Monday, April 5, 2010

Vitamin D: Are You Getting Enough?

By Holly Hosler

Ever since I went to Sinai Hospital Grand Rounds last week, which featured a talk on vitamin D by John Hopkins Bayview Hospital endocrinologist Suzanne M. Jan de Beur, M.D., I’ve been tempted to spend a little time outdoors during my lunch break. That’s because I learned a mere 15 minutes outside (without sunscreen) between 10 a.m. and 2 p.m. can cause the body to produce 3,000 IUs of vitamin D. This is necessary for bone mineralization and the prevention of fractures and osteoporosis, and potentially important for staving off conditions such as breast, prostate and colon cancers; diabetes; and cardiovascular disease.

Experts recommend that we get 800 to 2,000 IUs of vitamin D per day. (Levels up to 10,000 IUs per day on a continued basis are even safe, suggests a study cited by Jan de Beur.)

Unfortunately, it is believed that up to half of us have too little vitamin D in our bodies. The consequences of vitamin D deficiency include osteoporosis, osteomalacia (in adults)/rickets (in children), thyroid problems, muscle pain and weakness, and an increased risk for breast, prostate and colon cancers, as evidenced by epidemiological data. Those who are elderly, obese, spend most of their time inside, have dark skin, live in northern climates or have certain health conditions are particularly susceptible to low levels of vitamin D.

Jan de Beur explained that barring supplemental vitamins, ninety percent (90%) of our vitamin D comes from sun exposure, while the remainder comes from food sources such as sun-dried shiitake mushrooms, salmon and cod liver oil, and a slight amount from fortified products such as milk. She showed a graph illustrating that young people naturally produce more vitamin D from the sun than older folks. Of course, the elderly are at higher risk for falls and fractures, so it is critical that they receive enough vitamin D to help their bones absorb calcium.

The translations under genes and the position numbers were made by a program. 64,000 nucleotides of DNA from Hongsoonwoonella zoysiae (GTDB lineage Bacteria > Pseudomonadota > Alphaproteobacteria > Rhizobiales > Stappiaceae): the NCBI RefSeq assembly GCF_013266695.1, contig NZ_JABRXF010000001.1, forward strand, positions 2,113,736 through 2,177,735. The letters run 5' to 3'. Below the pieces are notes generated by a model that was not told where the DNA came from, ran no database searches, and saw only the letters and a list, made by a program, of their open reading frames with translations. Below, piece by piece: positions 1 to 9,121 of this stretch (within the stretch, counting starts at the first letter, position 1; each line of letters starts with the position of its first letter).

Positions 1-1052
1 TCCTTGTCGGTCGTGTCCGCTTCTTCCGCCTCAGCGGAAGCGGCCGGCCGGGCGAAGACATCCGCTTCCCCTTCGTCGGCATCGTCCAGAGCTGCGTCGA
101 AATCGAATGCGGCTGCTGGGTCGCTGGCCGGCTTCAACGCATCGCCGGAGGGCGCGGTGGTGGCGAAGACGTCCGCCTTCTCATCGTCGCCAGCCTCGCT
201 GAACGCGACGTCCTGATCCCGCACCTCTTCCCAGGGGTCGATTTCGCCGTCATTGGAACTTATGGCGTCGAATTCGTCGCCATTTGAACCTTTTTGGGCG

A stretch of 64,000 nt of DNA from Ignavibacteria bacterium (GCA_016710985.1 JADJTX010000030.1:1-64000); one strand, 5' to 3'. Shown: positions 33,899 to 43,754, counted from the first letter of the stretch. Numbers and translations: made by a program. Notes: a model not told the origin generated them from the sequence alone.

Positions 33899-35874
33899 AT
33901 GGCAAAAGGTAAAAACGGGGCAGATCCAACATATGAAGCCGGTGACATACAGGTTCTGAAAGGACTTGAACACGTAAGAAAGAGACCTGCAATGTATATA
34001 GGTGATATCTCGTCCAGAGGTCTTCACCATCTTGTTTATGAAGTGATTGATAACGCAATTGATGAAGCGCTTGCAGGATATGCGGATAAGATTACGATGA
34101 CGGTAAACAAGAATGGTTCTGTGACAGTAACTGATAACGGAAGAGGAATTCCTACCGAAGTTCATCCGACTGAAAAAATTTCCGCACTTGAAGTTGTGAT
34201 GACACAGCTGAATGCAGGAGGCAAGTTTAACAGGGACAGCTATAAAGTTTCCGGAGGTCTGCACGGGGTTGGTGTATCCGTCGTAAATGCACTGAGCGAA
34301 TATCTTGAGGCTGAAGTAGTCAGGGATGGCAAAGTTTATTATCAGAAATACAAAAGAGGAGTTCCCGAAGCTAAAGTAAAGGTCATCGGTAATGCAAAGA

Ironically, the UVB rays necessary for vitamin D production are the very same rays that cause skin cancer, so I decided to scrap my idea to eat lunch outside. Plus, in Maryland, the sun only helps us produce vitamin D between March and November. Therefore, Jan de Beur recommends that vitamin D be obtained through dietary supplements, as there is no evidence that this supplementary vitamin D is inferior to the vitamin D our bodies produce from the sun. She says that most people require vitamin D supplements to get the amount that they need for good health.

Do you suffer from insufficient vitamin D? Symptoms include bone pain and muscle weakness, but sometimes the signs aren’t very pronounced. Talk with your doctor if you have concerns, especially if you are not already taking a supplement with at least 800 IUs of vitamin D.

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